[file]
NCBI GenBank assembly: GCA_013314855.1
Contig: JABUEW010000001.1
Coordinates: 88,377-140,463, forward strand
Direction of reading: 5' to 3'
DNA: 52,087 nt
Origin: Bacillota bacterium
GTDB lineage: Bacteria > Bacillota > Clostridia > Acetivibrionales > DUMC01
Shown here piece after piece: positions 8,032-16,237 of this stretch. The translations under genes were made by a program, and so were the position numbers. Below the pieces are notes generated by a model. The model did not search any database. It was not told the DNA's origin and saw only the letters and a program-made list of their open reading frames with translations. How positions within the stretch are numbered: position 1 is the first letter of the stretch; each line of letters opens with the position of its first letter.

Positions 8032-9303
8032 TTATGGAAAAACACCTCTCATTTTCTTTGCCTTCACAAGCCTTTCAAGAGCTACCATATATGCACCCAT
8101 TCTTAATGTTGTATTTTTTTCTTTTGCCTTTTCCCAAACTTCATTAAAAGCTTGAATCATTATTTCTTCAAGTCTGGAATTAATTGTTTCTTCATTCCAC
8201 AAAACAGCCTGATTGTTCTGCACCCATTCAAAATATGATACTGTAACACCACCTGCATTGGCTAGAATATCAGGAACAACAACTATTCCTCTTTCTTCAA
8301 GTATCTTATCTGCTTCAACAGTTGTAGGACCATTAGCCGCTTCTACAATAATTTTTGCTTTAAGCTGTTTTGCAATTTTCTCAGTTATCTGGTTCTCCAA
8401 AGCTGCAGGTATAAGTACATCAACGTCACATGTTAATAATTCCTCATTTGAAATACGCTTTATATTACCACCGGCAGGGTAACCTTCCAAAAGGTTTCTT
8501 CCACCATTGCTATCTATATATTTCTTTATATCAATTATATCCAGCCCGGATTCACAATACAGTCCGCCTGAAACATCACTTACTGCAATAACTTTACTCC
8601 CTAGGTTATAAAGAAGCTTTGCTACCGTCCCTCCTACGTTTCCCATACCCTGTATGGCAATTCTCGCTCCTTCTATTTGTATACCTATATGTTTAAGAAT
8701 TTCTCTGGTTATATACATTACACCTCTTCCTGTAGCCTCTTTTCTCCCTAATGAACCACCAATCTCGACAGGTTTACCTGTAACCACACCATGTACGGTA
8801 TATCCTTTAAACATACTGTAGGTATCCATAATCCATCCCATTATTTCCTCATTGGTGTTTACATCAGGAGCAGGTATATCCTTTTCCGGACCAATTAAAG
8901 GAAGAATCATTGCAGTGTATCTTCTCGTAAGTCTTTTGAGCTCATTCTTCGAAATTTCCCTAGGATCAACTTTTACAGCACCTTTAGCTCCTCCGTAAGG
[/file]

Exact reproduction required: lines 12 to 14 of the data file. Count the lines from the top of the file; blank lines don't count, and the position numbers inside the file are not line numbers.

8201 AAAACAGCCTGATTGTTCTGCACCCATTCAAAATATGATACTGTAACACCACCTGCATTGGCTAGAATATCAGGAACAACAACTATTCCTCTTTCTTCAA
8301 GTATCTTATCTGCTTCAACAGTTGTAGGACCATTAGCCGCTTCTACAATAATTTTTGCTTTAAGCTGTTTTGCAATTTTCTCAGTTATCTGGTTCTCCAA
8401 AGCTGCAGGTATAAGTACATCAACGTCACATGTTAATAATTCCTCATTTGAAATACGCTTTATATTACCACCGGCAGGGTAACCTTCCAAAAGGTTTCTT